Wednesday, July 4, 2007
There are no kosher settlements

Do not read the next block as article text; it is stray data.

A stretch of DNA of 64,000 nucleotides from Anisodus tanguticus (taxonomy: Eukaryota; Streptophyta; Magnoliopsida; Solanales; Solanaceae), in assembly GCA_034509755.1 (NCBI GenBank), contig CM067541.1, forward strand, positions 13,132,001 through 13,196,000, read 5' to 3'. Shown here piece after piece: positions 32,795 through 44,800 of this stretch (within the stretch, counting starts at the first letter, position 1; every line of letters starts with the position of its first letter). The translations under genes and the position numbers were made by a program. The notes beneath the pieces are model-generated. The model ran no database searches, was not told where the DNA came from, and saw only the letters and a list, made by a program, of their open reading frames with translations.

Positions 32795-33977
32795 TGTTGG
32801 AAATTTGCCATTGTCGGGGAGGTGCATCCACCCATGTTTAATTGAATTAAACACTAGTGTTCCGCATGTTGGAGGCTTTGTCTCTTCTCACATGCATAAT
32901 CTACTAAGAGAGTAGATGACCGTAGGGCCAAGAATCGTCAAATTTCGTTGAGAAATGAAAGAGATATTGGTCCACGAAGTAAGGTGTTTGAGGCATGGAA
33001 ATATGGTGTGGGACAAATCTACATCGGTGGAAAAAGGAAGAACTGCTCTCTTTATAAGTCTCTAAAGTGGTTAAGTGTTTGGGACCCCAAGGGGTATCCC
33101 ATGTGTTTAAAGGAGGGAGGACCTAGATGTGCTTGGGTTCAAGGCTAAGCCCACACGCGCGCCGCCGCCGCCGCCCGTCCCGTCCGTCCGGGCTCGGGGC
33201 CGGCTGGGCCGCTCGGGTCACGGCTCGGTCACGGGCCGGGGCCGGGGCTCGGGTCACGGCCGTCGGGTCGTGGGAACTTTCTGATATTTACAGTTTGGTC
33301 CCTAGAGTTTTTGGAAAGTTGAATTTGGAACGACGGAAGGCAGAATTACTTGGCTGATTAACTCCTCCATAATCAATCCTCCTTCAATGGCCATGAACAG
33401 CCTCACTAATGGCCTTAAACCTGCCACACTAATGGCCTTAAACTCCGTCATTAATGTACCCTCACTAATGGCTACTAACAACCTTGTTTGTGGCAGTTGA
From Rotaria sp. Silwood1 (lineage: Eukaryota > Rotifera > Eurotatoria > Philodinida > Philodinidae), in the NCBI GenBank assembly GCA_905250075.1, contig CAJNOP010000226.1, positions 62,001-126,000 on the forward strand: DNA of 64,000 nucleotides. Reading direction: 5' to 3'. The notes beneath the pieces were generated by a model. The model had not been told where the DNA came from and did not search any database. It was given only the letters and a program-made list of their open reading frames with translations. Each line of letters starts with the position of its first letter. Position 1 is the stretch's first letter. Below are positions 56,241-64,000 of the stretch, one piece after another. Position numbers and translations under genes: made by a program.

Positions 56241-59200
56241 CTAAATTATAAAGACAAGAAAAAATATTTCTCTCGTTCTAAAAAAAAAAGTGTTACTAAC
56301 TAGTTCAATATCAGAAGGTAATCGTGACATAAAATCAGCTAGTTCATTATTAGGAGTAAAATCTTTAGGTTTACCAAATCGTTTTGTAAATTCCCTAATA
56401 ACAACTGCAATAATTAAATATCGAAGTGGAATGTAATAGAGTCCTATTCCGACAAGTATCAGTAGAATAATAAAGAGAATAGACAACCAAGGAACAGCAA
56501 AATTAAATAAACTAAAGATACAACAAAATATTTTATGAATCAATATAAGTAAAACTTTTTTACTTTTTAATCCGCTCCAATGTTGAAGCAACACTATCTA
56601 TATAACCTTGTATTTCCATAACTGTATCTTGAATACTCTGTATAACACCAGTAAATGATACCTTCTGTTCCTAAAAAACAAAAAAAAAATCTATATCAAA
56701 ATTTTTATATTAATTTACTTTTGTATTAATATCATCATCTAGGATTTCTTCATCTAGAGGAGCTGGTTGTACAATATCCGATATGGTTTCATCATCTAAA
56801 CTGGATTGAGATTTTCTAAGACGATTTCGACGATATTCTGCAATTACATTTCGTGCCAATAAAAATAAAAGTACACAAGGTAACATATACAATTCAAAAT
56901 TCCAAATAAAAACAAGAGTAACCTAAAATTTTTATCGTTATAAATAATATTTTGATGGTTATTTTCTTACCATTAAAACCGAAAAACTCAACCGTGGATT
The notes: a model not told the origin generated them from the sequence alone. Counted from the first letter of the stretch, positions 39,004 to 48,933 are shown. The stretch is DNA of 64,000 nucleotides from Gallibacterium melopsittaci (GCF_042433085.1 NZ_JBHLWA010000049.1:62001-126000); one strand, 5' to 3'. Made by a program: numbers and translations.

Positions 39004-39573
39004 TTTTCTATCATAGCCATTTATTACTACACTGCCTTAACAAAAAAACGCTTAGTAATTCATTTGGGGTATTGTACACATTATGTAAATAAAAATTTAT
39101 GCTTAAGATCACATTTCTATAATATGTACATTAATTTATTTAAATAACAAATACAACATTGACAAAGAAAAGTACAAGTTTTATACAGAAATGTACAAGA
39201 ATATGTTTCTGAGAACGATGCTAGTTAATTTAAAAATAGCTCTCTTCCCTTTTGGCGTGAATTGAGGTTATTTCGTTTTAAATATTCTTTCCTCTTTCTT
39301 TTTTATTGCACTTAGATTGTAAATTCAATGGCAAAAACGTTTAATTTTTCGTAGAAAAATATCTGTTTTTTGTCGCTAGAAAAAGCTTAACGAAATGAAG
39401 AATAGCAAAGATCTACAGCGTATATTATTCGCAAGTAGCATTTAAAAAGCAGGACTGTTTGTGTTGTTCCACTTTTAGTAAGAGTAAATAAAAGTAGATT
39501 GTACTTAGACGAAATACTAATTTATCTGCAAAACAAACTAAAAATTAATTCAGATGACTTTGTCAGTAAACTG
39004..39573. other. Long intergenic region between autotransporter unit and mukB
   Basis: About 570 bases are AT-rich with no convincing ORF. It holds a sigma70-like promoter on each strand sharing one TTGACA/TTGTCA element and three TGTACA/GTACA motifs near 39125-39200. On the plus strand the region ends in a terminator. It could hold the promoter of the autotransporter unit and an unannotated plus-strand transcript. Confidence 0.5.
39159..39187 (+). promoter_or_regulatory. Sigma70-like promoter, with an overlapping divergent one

You know, back in my (political) Zionist youth, I put down two thousand bucks to join a non-profit organization called, "Reishit Geulah". By doing that I was helping support the creation of a new town on the West Bank, right outside of Jerusalem, called "Efrat". The year must have been 1978 or something. I remember going to hear Rabbi Shlomo Riskin, then rabbi of the Lincoln Square Synagogue in New York City, make the sales pitch for a model Torah community. At one point, after showing plans for the villas, apartments, shul, etc., a skeptical woman raised her hand and said, "But Rabbi -- isn't Efrat over the Green Line?" To which Rabbi Riskin replied "Efrat is in the consensus -- nobody wants to give it back. It's part of the Etzion bloc. And anyway, we will have good relations with our Arab neighbors." About a month later, I withdrew from Reishit Geulah and got my two thousand dollars back. They were very prompt about the refund. The town of Efrat -- arguably the most immoral settlement that Israel has ever constructed on the West Bank (but it's a close race) -- will be the subject of a separate post. Here I just want to see how Efrat maintains its neighborly relations. Please watch the following video (you have to navigate to the site) http://mishtara.org/blog/?p=214#more-214 You see in the video a group of Palestinians and Jews protesting the fact that route of the Separation Fence now entails a new path for Efrat's sewage. And the cheapest path is through a grove of apricot trees -- well, what were once apricot trees, until they were cut down. This will destroy the livelihood of the Palestinians who have worked there for generations. No amount of compensation will make up for destroying their livelihood and their way of life. Note the reasonableness of the Palestinian, and the patent unfairness of the setup. Important! Keep watching the video. You will then see the destruction of the apricot trees to make way for the sewage of Efrat, to the soundtrack of Ana be-khoah. Now take a few minutes to look at yourself at the mirror and ask yourself, in what way was I responsible for the destruction of the livelihood of an entire village? Now you will say that this happens all the time in any society. Doesn't the government have the right of eminent domain, which allows it to expropriate land for the common good? The answer is yes, it does, provided certain conditions are fulfilled: a) the government has the consent of the governed and is not an occupying force; b) the public good is not the only the good of the occupier or its own population; c) proper compensation is given. All three of these conditions were fulfilled in the evacuation of the Gush Katif. Not one of them is fulfilled in the current case. This is just one of hundreds, if not thousands, of injustices that you will never read about in the press. Since you won't read about it, you will think that it does not exist. Remember, when an Israeli's rights are violated, he can appeal to the Israeli police, the Israeli courts, and to one of the most powerful armies in the world, the Israel Defence Force. But when a Palestinian's rights are violated, to whom can he appeal? To the same Israeli police, the same Israeli courts, and the same Israel Defence Force -- none of which bodies represents him or his interests.